Redmond at the time was the Agency’s senior manager overseeing the GRAYSUIT investigation, among others. I personally briefed him and, on a regular basis, wrote a highly-compartmented written analytical report concerned with developments in GRAYSUIT and other investigations that was circulated to Redmond and other briefed-in CIA seniors. This included on occasion the DCI. My analysis was shaped in the normal and regular analytical debates the GRAYSUIT team had about source reporting, the importance of specific lead elements, and their application to specific investigation candidates.
Only One Person Fit the Lead Very Well And He Was Protected By the Russians
The author writes the Redmond was singularly positioned to fit the investigative lead elements and the Russians went to great efforts, including perhaps sacrificing assets, to protect him as their source. [pp 177-180; 219]
The investigation’s candidate matrix was composed of dozens of CIA officers, the priority ranking of whom regularly changed over time due to new information, investigation results, or revised analytical conclusions. This was an iterative process conducted by several FBI and SIU officers like myself in ad hoc discussions, scheduled reviews, and offsite meetings. Redmond was indeed a primary matrix candidate due to his access to compromised cases and his connection to other lead elements. But so were other senior and mid-level CIA Russian operations and counterintelligence officers, some of whom would “fit” as well or better than Redmond in the rankings as we worked through the information. This phenomenon was true for most of our espionage investigations.
What distinguished Redmond and other senior matrix candidates from the beginning, however, was the fact that they had access to ongoing Russia source reporting across the board and knowledge of a host of sensitive CIA cases and operations directed at the Russia target (and others). Contra the author, Russia House was not blind to developments in and about Russia. Quite the contrary. As a rule, we regarded the successful running and importance of these foreign intelligence and counterintelligence assets, cases, and operations a critical exculpatory factor in investigations.
Most critically for GRAYSUIT, Redmond knew the identity of all the sources helping us with that investigation. You can go through all the theoretical “Wilderness of Mirrors” explanations as to why Redmond, if he were the mole, would not compromise these sources to the Russians to save his skin, but experience shows that penetration agents go to extraordinary lengths to neutralize such dire threats to their security. Ames and Hanssen certainly did so. Perhaps the most well-known historical case about how far a threatened penetration will go is Kim Philby’s handling of the Konstantin Volkov defection.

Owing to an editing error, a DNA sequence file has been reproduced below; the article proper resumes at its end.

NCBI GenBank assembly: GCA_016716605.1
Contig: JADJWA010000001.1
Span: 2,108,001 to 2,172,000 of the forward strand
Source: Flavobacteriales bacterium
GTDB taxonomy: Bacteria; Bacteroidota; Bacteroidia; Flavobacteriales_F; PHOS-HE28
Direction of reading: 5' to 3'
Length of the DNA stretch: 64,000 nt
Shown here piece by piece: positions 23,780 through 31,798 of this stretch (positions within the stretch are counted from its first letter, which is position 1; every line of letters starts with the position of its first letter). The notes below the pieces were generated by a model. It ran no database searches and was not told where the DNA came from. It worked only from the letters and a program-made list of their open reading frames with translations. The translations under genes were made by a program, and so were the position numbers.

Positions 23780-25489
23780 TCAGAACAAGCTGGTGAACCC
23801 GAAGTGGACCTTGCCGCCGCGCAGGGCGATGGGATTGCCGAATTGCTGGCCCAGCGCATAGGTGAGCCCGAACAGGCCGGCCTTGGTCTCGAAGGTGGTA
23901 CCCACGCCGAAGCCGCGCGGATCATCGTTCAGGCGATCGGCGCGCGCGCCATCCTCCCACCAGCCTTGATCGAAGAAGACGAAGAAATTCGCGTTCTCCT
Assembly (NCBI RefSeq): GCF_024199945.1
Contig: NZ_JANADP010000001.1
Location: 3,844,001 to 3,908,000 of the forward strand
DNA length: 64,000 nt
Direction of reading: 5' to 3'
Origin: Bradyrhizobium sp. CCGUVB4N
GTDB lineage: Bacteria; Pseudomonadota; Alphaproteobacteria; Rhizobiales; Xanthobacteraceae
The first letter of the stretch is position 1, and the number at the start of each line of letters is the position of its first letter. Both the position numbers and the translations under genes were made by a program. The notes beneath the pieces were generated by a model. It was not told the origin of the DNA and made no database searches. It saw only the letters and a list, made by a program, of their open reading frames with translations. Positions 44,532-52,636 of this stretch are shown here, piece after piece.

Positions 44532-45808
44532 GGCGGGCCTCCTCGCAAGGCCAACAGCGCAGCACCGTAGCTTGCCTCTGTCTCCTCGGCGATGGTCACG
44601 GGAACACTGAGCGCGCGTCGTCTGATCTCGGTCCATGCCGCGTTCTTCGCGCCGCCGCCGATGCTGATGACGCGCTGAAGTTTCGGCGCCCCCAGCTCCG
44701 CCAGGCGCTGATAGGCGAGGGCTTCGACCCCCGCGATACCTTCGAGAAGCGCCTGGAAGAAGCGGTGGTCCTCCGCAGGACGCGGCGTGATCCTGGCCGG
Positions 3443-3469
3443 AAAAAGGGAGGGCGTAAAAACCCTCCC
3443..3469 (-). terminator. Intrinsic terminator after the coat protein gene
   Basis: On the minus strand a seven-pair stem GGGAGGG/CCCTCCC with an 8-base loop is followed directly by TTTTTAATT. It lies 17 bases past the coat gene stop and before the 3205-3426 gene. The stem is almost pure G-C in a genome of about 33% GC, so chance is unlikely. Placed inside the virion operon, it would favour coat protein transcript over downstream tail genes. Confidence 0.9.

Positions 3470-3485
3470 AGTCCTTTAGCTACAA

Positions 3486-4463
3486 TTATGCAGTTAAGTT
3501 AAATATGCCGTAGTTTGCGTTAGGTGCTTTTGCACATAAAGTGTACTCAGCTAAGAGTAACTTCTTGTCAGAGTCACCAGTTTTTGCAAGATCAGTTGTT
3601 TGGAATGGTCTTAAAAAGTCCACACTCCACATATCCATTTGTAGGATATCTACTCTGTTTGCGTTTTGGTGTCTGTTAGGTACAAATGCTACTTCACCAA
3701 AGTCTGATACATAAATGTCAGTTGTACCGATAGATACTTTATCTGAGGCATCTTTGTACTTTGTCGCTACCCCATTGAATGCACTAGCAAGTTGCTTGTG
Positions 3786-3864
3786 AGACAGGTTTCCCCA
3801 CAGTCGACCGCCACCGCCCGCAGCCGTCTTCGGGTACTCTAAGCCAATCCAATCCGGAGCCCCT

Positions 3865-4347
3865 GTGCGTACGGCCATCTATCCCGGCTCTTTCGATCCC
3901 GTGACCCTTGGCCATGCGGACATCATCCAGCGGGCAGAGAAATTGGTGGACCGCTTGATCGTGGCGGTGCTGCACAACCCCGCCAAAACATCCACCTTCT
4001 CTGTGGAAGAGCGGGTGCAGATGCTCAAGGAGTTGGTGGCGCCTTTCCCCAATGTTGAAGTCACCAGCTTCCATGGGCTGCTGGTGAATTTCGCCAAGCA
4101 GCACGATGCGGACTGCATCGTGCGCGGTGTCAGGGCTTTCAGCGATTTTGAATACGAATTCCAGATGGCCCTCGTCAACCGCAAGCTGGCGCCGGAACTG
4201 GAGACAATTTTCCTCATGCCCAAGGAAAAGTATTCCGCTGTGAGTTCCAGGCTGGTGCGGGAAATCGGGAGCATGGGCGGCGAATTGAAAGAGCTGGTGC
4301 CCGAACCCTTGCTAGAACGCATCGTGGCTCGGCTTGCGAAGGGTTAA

So how does the author explain how important cases survived if Redmond was reporting to Moscow? You can, as the author does, conduct all the convoluted analysis you want in trying to explain why the Russians would compromise an active, important CIA penetration agent like Jim Nicholson to protect Redmond or any asset, but the reality is that they don’t. You can try to explain away, as the author does, the Russians’ willingness to let secrets hemorrhage, but not the secrets that would have hemorrhaged if Redmond compromised our knowledge about them to the Russians.
Finally, you can try find a psychological reason for Redmond’s or any agent’s unwillingness to compromise CIA or FBI sources and programs for fear he would be on an investigation short list. Indeed, that sometimes happens. Inevitably, though, a spy’s reasons for spying—money, self-esteem, ideology, revenge—win out and the spy gives up the “crown jewels” of his access and knowledge.
In short, spies spy and work to remove obstacles and threats to their spying. As part of our normal analytic process, we considered all the above possibilities; we didn’t simply disregard them out of hand. In my experience, it turns out that Occam’s Razor is a valuable approach, even in counterintelligence.
The Mole Maneuvered the Removal Of Those Closing In On Him
The author asserts that the SIU’s first chief, Laine Bannerman, was cashiered, and two other SIU officers were purged from the unit, a move allegedly engineered by Redmond to remove a threat to him as the mole. They were removed shortly after they provided to senior CIA and FBI counterintelligence officers, including Redmond, in a November 1994 briefing, a profile of the mole that they knew pointed directly at Redmond and would be seen as such by the others being briefed. [pp 172-180; 191-195]
Let’s set aside the incredulity of professional mole hunters knowingly alerting the person they believed was the mole that he had been uncovered. Let’s also let pass the stunner that senior FBI and CIA counterintelligence officers not following up on a briefing that all but identified that mole literally sitting in their midst.
Here are the facts. Bannerman and the other officers did not leave SIU until fall 1995, almost a year after this alleged briefing and after SIU was expanded and given more resources. Bannerman was relieved as chief because of a well-documented dispute with her immediate supervisors, the Chief and Deputy Chief of the Counterespionage Group, Ed Curran and Cindy Webb, respectively, over the handling of source reporting and SIU’s role in FBI espionage investigations.